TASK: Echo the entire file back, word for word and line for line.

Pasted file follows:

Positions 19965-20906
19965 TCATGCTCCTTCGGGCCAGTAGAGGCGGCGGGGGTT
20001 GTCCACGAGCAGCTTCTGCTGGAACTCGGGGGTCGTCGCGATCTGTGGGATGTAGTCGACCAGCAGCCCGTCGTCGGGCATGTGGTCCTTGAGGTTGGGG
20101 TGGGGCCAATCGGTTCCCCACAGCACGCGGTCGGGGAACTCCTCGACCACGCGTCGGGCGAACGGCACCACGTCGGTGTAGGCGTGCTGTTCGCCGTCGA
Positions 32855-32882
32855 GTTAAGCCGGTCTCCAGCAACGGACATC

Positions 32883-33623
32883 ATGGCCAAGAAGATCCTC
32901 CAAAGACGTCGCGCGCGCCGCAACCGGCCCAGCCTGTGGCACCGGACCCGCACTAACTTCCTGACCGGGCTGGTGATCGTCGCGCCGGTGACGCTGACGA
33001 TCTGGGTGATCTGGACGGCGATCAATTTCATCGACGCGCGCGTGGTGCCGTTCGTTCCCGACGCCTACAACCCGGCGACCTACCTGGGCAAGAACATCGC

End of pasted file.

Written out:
Positions 19965-20906
19965 TCATGCTCCTTCGGGCCAGTAGAGGCGGCGGGGGTT
20001 GTCCACGAGCAGCTTCTGCTGGAACTCGGGGGTCGTCGCGATCTGTGGGATGTAGTCGACCAGCAGCCCGTCGTCGGGCATGTGGTCCTTGAGGTTGGGG
20101 TGGGGCCAATCGGTTCCCCACAGCACGCGGTCGGGGAACTCCTCGACCACGCGTCGGGCGAACGGCACCACGTCGGTGTAGGCGTGCTGTTCGCCGTCGA
Positions 32855-32882
32855 GTTAAGCCGGTCTCCAGCAACGGACATC

Positions 32883-33623
32883 ATGGCCAAGAAGATCCTC
32901 CAAAGACGTCGCGCGCGCCGCAACCGGCCCAGCCTGTGGCACCGGACCCGCACTAACTTCCTGACCGGGCTGGTGATCGTCGCGCCGGTGACGCTGACGA
33001 TCTGGGTGATCTGGACGGCGATCAATTTCATCGACGCGCGCGTGGTGCCGTTCGTTCCCGACGCCTACAACCCGGCGACCTACCTGGGCAAGAACATCGC